Fifth, NATO Enlargement and Partnership. At Istanbul, the seven new member countries that joined our Alliance earlier this year were represented at the main Summit conference table for the first time.  That made it very important to give a strong signal that NATO’s door remains open, and to encourage those who want to join our Alliance to continue to pursue the necessary reforms.  At Istanbul, we did just that.  Moreover, we also launched a new phase in our relations with Partner countries – with opportunities for more individualised cooperation, a greater emphasis on defence reform, and a stronger focus on the Caucasus and Central Asia.  NATO liaison officers will work in these two regions, and a higher level Special Representative will cover both.  This will help us to devote more political attention to the regions, to provide more focused assistance to them, and to help promote regional solutions to regional problems.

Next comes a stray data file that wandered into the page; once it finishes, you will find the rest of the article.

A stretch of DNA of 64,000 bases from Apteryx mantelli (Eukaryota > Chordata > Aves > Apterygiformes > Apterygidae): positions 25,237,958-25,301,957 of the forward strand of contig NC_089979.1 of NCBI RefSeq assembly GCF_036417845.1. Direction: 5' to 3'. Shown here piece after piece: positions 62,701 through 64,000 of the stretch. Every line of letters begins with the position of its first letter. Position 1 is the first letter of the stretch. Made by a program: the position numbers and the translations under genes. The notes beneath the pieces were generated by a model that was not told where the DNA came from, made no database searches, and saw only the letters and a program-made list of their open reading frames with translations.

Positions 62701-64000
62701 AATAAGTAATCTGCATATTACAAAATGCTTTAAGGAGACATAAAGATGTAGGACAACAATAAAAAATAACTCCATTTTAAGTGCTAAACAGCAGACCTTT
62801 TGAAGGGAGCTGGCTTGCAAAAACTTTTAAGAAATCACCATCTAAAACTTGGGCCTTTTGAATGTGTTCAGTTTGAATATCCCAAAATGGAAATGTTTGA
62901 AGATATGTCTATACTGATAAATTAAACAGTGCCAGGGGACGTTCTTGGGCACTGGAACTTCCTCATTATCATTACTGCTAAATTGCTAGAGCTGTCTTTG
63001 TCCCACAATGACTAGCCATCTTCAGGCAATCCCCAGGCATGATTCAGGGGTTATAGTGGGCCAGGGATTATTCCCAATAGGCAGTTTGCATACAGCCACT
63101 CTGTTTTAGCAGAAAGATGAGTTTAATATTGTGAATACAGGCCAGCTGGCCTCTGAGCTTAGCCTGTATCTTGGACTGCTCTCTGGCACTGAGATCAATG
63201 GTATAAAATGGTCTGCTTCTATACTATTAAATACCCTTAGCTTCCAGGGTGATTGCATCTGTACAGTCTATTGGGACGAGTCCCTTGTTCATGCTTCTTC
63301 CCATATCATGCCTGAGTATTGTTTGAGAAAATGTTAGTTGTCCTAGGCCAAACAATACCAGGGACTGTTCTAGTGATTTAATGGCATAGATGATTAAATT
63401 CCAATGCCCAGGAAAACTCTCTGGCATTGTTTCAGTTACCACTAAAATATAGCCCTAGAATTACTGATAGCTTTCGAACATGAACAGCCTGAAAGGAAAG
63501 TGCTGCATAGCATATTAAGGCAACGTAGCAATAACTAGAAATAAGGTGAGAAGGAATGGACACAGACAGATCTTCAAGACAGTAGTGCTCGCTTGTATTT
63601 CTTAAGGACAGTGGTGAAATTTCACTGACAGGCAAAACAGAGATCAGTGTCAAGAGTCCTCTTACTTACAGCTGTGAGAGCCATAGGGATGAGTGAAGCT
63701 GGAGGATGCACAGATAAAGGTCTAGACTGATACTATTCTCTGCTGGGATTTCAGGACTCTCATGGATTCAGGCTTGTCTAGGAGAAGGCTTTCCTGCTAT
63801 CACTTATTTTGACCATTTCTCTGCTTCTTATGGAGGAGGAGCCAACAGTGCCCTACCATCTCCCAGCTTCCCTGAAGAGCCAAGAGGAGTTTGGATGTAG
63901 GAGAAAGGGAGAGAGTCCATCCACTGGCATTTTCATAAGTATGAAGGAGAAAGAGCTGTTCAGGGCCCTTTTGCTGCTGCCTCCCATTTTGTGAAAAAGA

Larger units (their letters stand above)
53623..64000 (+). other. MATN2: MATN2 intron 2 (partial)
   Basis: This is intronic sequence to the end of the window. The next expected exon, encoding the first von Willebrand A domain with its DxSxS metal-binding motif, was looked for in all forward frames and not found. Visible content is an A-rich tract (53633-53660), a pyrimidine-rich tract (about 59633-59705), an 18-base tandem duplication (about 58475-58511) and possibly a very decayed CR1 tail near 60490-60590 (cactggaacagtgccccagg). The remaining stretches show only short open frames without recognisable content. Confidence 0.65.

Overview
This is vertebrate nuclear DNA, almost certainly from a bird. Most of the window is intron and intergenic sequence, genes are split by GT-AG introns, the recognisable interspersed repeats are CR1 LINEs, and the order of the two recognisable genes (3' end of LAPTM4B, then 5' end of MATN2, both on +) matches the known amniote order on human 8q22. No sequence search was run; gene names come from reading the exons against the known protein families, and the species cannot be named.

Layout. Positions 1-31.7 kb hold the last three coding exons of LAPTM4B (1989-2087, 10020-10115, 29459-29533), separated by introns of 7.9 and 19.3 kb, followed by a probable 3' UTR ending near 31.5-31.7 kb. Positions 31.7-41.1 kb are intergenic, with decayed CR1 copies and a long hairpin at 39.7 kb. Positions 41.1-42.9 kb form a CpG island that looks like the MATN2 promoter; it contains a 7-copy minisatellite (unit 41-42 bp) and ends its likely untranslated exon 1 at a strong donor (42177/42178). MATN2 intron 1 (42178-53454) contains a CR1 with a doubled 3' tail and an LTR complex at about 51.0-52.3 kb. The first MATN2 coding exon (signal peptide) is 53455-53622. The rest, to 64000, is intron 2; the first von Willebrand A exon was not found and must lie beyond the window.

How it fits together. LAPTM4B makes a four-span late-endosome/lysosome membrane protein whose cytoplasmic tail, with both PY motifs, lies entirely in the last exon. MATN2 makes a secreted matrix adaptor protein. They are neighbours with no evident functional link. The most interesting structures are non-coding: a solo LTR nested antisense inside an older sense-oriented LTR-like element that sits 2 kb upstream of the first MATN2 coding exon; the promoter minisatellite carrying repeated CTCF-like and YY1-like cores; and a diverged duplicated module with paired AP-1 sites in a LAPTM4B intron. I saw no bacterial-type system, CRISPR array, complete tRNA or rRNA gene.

Sixth, Russia and Ukraine.  In Istanbul, we welcomed the interest shown by Russia and Ukraine in contributing to “Operation Active Endeavour”, the Alliance’s anti-terrorist naval operation in the Mediterranean, as another sign of the growing strategic value of our Partnership with these countries.  NATO Allies want to make full use of the NATO-Russia Council to promote further political consultation and practical cooperation with Russia on the most critical issues before us – terrorism, proliferation, crisis management, civil emergencies and defence reform.  We want to work more closely with Ukraine too, to promote the reform process in that country, and to help it realise its ambition of further integration into Euro-Atlantic structures.  Our Istanbul summit gave a strong political signal to that effect as well.